OutKast Rocks Coachella And Here’s Why: Ranking The Best OutKast Albums

At this point in hip-hop’s storied history, I thought the chances of an OutKast reunion were as likely as Biggie doing the Nae Nae at a Super Bowl halftime show.

But Coachella, the annual arts and music festival, has a reputation for resurrecting the dead. They already brought 2pac back.

Friday night, OutKast rose again. Check out the performance before some salty record label removes the vid!

This performance – 90 minutes of wall-to-wall classic hits – is why I’m a fan of hip hop. Andre Benjamin and Antwan Patton aren’t just a pair of eccentric Southern rappers, they’re pioneers, constantly pushing hip hop in new directions. When I give current Southern rappers a hard time for being lazy and uninspired, blame OutKast. They never made excuses. They were always reinventing, always setting trends.

They were always dope.

Let’s look back at their classic catalog, ranking their albums from worst to best. This list excludes their 2001 compilation and Big Boi’s pair of solo albums (both his 2010 and 2012 sets are well worth your time).

OutKast is arguably the greatest rap group of all time. Here’s the proof.

6. Idlewild (2006)

Soul In Stereo rating: 3.5 stars out of 5

Edd said: No matter how great the performer, there’s always that one album that is the black sheep of an otherwise stellar discography. Mediocrity, thy name is Idlewild. The score to the film of the same name certainly wasn’t a total failure, it was just more disjointed and rushed that what we were accustomed to.

Forgotten treasures: “Morris Brown,” “In Your Dreams,” “Hollywood Divorce”


5. Stankonia (2000)

Soul In Stereo rating: 4 stars out of 5

Edd said: Stankonia is the album that transformed Kast from Southern rap stalwarts to mainstream superstars. Since this was many fans’ first brush with OutKast’s greatness, they consider this album to be the pinnacle of their careers. Longtime fans know better. Don’t mistake me, though, Stankonia’s chaotic combination of funk, gospel, soul and hip-hop has stood the test of time.

Forgotten treasures: “Gasoline Dreams,” “Slum Beautiful,” “Humble Mumble”


4. Speakerboxxx/The Love Below (2003)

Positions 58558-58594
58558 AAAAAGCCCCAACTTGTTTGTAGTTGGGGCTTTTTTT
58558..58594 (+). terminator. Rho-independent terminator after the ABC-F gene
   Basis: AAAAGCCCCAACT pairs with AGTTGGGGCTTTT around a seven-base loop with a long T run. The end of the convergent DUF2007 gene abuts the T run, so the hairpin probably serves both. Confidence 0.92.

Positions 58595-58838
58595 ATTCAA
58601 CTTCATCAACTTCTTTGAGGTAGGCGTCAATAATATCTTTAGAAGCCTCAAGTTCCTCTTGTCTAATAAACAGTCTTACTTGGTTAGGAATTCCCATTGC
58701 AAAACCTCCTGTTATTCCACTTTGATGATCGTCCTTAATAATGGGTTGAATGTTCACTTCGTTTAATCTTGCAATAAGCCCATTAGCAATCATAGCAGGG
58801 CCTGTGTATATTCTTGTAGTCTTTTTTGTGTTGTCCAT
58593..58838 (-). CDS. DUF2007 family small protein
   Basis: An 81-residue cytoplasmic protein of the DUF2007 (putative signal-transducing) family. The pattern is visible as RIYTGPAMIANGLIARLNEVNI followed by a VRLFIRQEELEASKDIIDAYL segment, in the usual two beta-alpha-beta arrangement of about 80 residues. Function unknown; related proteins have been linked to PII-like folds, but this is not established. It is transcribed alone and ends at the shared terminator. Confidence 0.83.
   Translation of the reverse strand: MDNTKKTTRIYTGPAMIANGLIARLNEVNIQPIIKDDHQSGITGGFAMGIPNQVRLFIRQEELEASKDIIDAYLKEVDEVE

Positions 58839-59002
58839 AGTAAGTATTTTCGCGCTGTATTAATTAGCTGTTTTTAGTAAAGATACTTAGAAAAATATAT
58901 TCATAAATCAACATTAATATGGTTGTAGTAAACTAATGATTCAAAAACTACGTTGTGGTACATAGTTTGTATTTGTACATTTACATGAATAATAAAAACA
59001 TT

Soul In Stereo rating: 4.5 stars out of 5

Edd said: I remember OutKast fans being a little nervous about this one back in ’03. Wouldn’t two solo albums divide the chemistry and creativity that Dre and Big Boi spent a decade building? How dare we question the Mighty O. Speakerboxxx and The Love Below were two vastly different albums, but both were spectacual in their own right. 3 Stacks took on the role of a 21st century Jimi Hendrix while Big Boi proved that outside of Andre’s shadow he’s one of the greatest MCs of all time. The level of creativity here couldn’t be contained to just one disc.

Forgotten treasures: “Flip Flop Rock,” “Bowtie,” “A Day In The Life of Benjamin Andre (Incomplete)”


3. Southernplayalisticadillacmuzik (1994)

Soul In Stereo rating: 4.5 stars out of 5

Edd said: And so it begins. OutKast’s debut is nearing its 20th birthday (!!!!) and it’s still the measuring stick for Southern hip hop. Consider it Dre and Big Boi’s coming of age tale – two young men enamored with the lifestyles of pimps and high-rollers but grounded by the realities they face daily in the hood. Fans could relate. And of course, the duo’s mind-bending wordplay and Southern slang made every bar instantly quotable. It’s one of the last great albums from hip-hop’s ’90s Golden Era.

Forgotten treasures: “Crumblin’ Erb,” “Myintrotoletuknow,” “Funky Ride”


2. ATLiens (1996)

Soul In Stereo rating: 4.5 stars out of 5

Edd said: I wrestled long and hard debating the placement of ATLiens over Kast’s debut. I think this album has a razor-thin edge over its predecessor simply because it was such a huge creative departure from anything we had ever heard in hip hop. Andre and Sir Lucious traded in the Caddys for spaceships, steering clear of the era’s bling and excess to tackle more meaningful issues. It was a huge risk, and it paid off.

Forgotten treasures: “Mainstream,” “Ova Da Wudz,” “Two Dope Boyz (In A Cadillac)”


1. Aquemini (1998)

Soul In Stereo rating: 5 stars out of 5

Edd said: There is no album in OutKast’s catalog, and few in rap history, that can stand next to Aquemini. The album married Southern hip hop with 60s soul straight out of Stax Records, producing some of the best tracks the game has ever seen. Some may prefer their more commercially successful outings, but Aquemini is the album that made OutKast legendary.

Forgotten treasures: “Mamacita,” “Return of the G’,” “Skew It On The Bar-B”

How would you rank OutKast’s albums? Speak out in the comments below.


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